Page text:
1. Mise en Place for Baking
  2. Essential Baking Equipment and Their Uses
  3. Common Baking Terminology Definitions
  4. How to Measure for Baking: Weight vs Volume Measurement
  5. The Function of Sugar in Baking
  6. The Function of Flour in Baking
  7. All About Gluten and its Role in Baking
  8. All About Leavening in Baking
  9. All About Eggs and Their Function in Baking
  10. All About Fat and its Function in Baking
  11. Ingredient Temperature Guidelines for Baking
  • Baking Fundamentals Lesson #2: Basic Baking Equipment and their Proper Uses
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Essential Baking Equipment Lesson Overview:

Over the years I have gone through stages with my baking tools. At one time my kitchen was filled with every kind of baking gadget and tool you could ever think of. Then at some point I went through a big purging stage and scaled back to the essentials. The truth is, there really are only a few tools that are absolutely essential for baking.

In this lesson, I want to review the absolute essential baking equipment your kitchen needs. I also want to review their proper uses, because believe it or not, a whisk is not an all purpose mixing tool.

The following is all of the baking equipment you will need for every course you will take in Baking School. Each individual course will also have some additional specialty equipment that might be needed for that specific topic.

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The Essentials

Kitchen Scale

  • What I Recommend: I have an unbranded kitchen scale that I bought many years ago, but professionally I have used and can recommend the KitchenTour Digital Kitchen Scale.
  • Uses for a Kitchen Scale: Accurately measuring out ingredients by weight instead of by volume, Dividing a dough into equal parts

Why It’s Essential: As you go through the courses here in Baking School, I will reiterate over and over again how much I want you to start measuring your ingredients by weight instead of by volume. Measuring by weight is a much more accurate way of measuring and since baking is an exact science, it really is important.

A kitchen scale is a relatively small investment and truly invaluable in a baker’s kitchen. I’ve had my kitchen scale for years and have truly grown to love measuring this way. Especially if you are following the steps in our previous lesson, mise en place, and measuring out all of you ingredients before you bake! This eliminates the need to dirty up all of your measuring cups!

Measuring Cups & Spoons

Why It’s Essential: While I fully advocate for measuring ingredients by weight instead of by volume whenever possible, measuring cups do still have their uses. Many baking recipes are not written in weight measurements. I will also fully admit that there are some quick throw together recipes (ahem, late night cookies) where I use my measuring cups instead of a scale as well. Spices and extracts are also typically measured with measuring spoons instead of by weight.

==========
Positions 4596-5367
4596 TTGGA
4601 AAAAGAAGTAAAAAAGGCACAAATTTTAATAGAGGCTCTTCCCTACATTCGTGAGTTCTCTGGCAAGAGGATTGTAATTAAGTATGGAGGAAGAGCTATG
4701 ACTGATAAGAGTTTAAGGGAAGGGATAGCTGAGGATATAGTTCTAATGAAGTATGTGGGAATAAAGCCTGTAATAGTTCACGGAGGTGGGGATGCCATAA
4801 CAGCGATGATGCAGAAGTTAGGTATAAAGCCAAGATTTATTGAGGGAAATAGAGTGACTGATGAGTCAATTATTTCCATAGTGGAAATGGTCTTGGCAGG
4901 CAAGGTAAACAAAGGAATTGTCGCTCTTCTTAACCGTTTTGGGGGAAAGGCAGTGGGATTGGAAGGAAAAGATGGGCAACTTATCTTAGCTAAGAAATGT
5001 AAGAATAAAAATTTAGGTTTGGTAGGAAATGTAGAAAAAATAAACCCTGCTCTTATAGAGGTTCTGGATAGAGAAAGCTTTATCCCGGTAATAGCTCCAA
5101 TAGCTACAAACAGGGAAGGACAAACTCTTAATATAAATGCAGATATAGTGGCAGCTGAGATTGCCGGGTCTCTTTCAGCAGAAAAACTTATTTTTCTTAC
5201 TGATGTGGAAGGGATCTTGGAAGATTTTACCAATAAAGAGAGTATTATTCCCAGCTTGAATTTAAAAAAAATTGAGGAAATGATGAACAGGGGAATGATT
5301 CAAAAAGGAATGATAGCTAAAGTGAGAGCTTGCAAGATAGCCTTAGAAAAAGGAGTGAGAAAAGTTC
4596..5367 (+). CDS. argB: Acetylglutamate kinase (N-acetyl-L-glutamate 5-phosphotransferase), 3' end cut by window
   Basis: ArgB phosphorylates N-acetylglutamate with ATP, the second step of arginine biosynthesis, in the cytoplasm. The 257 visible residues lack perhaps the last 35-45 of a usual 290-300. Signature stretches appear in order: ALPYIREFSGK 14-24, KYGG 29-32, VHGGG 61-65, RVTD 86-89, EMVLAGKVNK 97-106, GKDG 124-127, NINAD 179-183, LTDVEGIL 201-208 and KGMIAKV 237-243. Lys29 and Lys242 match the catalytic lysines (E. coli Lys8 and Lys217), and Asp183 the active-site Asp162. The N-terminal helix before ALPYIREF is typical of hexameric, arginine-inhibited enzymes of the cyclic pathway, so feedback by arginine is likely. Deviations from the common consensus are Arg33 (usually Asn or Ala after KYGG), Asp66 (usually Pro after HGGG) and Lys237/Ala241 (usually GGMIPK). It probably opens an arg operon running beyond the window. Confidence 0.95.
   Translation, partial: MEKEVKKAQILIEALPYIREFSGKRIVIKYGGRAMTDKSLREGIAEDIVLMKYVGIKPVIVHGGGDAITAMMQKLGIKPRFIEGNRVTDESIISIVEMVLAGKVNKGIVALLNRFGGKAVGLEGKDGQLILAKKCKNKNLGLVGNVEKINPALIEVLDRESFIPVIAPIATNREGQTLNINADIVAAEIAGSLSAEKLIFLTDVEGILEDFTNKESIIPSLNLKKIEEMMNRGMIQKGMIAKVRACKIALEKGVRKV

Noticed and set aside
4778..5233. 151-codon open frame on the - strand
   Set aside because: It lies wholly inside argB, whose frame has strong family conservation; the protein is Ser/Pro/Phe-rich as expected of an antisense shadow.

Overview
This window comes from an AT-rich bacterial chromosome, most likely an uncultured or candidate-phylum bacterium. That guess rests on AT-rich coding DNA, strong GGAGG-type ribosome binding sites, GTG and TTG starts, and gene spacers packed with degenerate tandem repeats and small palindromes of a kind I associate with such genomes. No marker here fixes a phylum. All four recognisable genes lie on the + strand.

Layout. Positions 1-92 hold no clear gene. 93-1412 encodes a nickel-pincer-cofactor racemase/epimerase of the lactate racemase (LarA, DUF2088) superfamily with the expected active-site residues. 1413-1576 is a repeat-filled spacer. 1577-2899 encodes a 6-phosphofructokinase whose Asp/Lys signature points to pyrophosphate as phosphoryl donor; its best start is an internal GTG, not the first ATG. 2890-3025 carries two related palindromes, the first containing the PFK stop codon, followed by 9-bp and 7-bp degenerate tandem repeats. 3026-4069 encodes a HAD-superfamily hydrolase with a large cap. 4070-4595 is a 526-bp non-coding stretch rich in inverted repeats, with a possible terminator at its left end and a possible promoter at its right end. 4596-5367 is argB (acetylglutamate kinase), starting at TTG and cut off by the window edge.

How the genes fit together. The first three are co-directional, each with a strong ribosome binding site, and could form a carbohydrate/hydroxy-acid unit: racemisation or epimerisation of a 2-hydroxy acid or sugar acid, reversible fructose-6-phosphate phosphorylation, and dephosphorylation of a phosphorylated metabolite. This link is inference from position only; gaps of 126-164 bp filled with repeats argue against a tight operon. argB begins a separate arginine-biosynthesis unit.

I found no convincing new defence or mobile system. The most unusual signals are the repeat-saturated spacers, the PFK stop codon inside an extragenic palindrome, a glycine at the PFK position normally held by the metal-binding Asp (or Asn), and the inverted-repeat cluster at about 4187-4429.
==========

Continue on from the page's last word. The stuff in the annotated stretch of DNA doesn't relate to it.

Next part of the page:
You will want to have two kinds of measuring cups: liquid measuring cups and dry measuring cups, in addition to measuring spoons. While these two styles of cups do measure the same amount by volume, they are designed to function differently. And if you are going to measure by volume you will do it most accurately by using the proper cups.

Note: We will review how to properly measure by volume in lesson #5. 

Mixer (Hand or Stand)

Why It’s Essential: A hand mixer is a fairly inexpensive investment and will get you by with most all baking uses where a mixer is called for. A stand mixer is very nice to have, especially if you are an avid baker, but it is not essential.

I’m all about making it work in the kitchen and have whipped many egg whites by hand, however there are just some baking applications where a mixer truly is needed. You will never be able to cream butter properly without a mixer. Stock your kitchen with either a hand mixer or a stand mixer. You really don’t need both.

Note: If your mixer has different attachments, they are used for different kinds of mixing.

A whisk attachment is only used when you are wanting to incorporate air and volume into your ingredients. Whisk attachments are used when recipes state things like: “whip” or “whisk”.

A paddle attachment is an all purpose mixing attachment. It is used to cream together butter and sugar and for general mixing purposes. It should be used when recipes state things like: “beat,” “combine,” or “mix together.”

A dough hook attachment is used when kneading dough with your mixer.


  • What I Have: Set of 3 Stainless Steel Whisks
  • Uses for Whisks : Whipping air into eggs and heavy cream, Thoroughly combining dry ingredients, Aerating flour in lieu of sifting

Why It’s Essential: While a whisk is an essential baking tool it is not an all-purpose mixing tool. Whisks work well to create a smooth texture but they also beat air into ingredients. This is desirable at times, but there are also many instances where this is not desirable.